5 min read

2023 NFL Combine: 4 Biggest Takeaways From QB, WR, TE Workouts

Florida QB Anthony Richardson

INDIANAPOLIS — Quarterbacks, wide receivers and tight ends got their chance to participate in on-field workouts on Saturday at the 2023 NFL Combine, where a few exceptional performances stole the show. Here are some of the biggest takeaways from the day:

What We Learned on Day 3

Day 3 Takeaways

All-Time Great QB Workout

The story of the day, and maybe even the entire combine, was quarterback Anthony Richardson (scouting report) and his incredible workout. He had an all-time great performance. The height, weight and speed are so evident and so unique.

Beyond what he showed in the testing portion, he threw the ball exceptionally well, which was important for him. The ball comes out of his hands with excellent velocity, and he didn't overthrow it, showing good accuracy. That was important, considering his substandard 54.7 percent career completion percentage at Florida.

Richardson threw with touch and placement, and I thought he had about as good of a day as he possibly could have.

With Saturday's performance, I think he clearly passed Will Levis (scouting report) as the third quarterback off the board in the 2023 NFL Draft. He's inexperienced and has a lot of room to improve, but there's an immense amount of talent there. I expect him to be drafted within the top 15 picks.

>> READ: Can Richardson Follow Josh Allen's Blueprint?

Mid-Round Quarterback Makes His Mark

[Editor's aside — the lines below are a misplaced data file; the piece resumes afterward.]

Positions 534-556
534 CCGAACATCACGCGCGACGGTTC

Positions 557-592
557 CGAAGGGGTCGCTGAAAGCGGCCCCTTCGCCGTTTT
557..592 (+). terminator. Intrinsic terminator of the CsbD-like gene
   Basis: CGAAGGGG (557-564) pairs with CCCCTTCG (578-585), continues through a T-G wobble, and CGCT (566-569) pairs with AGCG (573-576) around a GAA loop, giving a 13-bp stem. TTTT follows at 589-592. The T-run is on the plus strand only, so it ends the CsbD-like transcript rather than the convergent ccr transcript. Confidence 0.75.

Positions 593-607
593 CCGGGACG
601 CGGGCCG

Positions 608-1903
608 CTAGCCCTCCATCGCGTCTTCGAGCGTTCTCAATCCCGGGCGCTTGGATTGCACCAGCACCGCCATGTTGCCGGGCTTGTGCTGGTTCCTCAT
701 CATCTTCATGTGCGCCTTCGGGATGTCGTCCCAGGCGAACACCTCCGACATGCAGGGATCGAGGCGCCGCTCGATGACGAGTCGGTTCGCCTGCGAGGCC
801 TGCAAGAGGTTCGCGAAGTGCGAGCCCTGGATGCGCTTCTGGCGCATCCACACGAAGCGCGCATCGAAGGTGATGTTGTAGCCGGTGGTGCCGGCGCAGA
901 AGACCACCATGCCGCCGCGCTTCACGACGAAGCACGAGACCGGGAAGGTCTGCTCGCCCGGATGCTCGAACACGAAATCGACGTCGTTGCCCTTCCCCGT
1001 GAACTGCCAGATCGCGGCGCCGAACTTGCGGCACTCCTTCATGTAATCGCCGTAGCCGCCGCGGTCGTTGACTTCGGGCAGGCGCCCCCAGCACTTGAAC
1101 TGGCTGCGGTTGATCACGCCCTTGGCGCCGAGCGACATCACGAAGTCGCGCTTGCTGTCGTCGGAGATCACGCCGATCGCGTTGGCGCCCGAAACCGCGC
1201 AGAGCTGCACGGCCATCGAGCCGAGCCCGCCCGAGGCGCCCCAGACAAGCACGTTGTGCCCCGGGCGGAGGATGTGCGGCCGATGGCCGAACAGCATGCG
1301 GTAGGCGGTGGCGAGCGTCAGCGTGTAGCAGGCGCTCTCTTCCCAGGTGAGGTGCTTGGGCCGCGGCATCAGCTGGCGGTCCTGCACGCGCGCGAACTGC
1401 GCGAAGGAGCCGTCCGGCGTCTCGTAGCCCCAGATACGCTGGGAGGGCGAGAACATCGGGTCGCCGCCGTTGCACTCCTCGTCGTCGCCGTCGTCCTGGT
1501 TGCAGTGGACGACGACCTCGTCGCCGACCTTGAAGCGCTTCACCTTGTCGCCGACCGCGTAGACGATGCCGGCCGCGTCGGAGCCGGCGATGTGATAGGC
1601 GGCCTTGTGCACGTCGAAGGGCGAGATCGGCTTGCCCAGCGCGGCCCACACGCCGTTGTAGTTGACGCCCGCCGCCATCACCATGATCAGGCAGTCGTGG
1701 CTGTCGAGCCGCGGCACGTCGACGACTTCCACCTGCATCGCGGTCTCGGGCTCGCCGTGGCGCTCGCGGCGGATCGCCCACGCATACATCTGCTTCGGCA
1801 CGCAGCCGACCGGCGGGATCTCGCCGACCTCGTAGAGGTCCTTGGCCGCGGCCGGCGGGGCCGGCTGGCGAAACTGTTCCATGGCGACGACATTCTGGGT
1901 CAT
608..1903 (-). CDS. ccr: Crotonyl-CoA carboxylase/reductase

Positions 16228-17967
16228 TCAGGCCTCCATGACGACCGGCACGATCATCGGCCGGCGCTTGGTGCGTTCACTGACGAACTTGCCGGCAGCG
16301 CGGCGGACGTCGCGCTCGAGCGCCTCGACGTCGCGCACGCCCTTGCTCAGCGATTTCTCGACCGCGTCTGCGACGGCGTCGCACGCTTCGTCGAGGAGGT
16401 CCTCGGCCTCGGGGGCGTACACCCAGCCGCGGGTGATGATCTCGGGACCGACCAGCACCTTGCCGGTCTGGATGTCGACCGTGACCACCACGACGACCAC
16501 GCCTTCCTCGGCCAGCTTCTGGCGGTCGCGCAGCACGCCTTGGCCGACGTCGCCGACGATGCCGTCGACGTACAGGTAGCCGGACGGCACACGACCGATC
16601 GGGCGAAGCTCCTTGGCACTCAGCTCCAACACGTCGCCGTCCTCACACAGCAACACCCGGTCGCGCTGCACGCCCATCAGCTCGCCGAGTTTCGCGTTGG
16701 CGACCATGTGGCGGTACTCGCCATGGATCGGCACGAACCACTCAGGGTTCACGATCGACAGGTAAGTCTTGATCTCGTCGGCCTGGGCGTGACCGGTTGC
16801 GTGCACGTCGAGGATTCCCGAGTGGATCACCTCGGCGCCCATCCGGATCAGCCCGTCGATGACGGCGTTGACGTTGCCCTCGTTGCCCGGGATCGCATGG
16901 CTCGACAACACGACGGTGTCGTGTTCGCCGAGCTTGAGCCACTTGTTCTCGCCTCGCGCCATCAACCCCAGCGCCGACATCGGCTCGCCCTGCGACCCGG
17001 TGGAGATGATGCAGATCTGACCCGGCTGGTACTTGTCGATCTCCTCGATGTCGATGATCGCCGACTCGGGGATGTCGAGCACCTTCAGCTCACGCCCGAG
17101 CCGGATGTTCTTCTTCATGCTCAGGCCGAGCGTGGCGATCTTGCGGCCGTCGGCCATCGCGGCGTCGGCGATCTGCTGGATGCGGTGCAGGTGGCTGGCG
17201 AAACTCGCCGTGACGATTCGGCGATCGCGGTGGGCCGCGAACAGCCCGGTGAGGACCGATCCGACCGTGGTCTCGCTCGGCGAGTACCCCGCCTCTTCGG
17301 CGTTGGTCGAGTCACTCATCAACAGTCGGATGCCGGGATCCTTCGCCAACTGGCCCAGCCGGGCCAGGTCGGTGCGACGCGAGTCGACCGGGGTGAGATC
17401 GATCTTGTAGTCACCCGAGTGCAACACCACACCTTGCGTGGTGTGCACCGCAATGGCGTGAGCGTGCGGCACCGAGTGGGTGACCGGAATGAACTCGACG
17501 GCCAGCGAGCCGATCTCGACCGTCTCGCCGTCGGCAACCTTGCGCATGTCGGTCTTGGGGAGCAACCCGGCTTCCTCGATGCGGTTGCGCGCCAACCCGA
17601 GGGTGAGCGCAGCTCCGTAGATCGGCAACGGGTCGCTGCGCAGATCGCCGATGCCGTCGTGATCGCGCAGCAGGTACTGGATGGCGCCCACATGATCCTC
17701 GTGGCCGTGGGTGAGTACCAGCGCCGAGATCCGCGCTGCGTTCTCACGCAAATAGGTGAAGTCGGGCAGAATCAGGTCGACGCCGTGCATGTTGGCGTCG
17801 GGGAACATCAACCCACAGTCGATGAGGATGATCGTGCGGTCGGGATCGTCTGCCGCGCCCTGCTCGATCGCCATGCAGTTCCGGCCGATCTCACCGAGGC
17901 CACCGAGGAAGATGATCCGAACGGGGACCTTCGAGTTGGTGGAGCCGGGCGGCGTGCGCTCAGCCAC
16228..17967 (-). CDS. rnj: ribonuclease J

Aside from Richardson's all-timer, the quarterback who boosted his stock the most was UCLA's Dorian Thompson-Robinson. It's not a very deep quarterback class outside of the top names, and Thompson-Robinson's showing will leave a good, last impression for teams looking to add quarterback depth.

He's a great athlete and dynamic runner with the football, but his workout also really stood out. He wasn't perfect, but I liked the way the ball came out of his hands. He had an unheard-of five years as a starter at a Power Five conference due to the extra year of eligibility from the COVID-19 pandemic, and he showed some improvement in the late stages of his career that will intrigue teams. He's an interesting mid-round prospect.

C.J. Stroud Solidifies Stock

Ohio State quarterback C.J. Stroud (scouting report) did not participate in the athletic testing portion of the day, but I thought he had an absolutely outstanding workout. I think he will be a good NFL quarterback for a long time because he throws it so easily. In addition, he has great footwork, sound fundamentals and great accuracy.

After three years in college with two as a full-time starter, his experience level is not an issue. He's one of the more polished quarterback prospects to enter the NFL in the past few years from a fundamentals standpoint, yet he's also the youngest (he won't be 22 until October) among the top four first-round caliber guys in this year's class. He would be an excellent consolation prize for whoever takes him after Bryce Young (scouting report).

Lighter Wide Receivers Take Center Stage

Two years after Philadelphia Eagles wide receiver DeVonta Smith weighed in at only 166 pounds at the combine, several very lean receivers stood out on Saturday.

The three wide receivers who caught my eye the most were all guys who would be considered underweight for the NFL level — Tennessee's Jalin Hyatt (scouting report), Boston College's Zay Flowers (scouting report), and Houston's Nathaniel "Tank" Dell (scouting report).

Hyatt (176 pounds) ran a 4.40-second 40-yard dash, hit a 40-inch vertical, and led the receiver group with an 11-foot-3 broad jump. He's a smooth, deep-speed player who will add a home-run element to any offense.

Flowers (182 pounds) looked sharp in drills and backed up what I saw on tape with his 4.42 40-yard dash.

The smallest of the bunch, Dell (165 pounds), continued a great pre-draft process after an explosive Senior Bowl showing. He had a really good on-field workout, a 4.49 40-yard dash, and an exceptional 1.49 10-yard split.

WATCH: Best Tight End Group in Years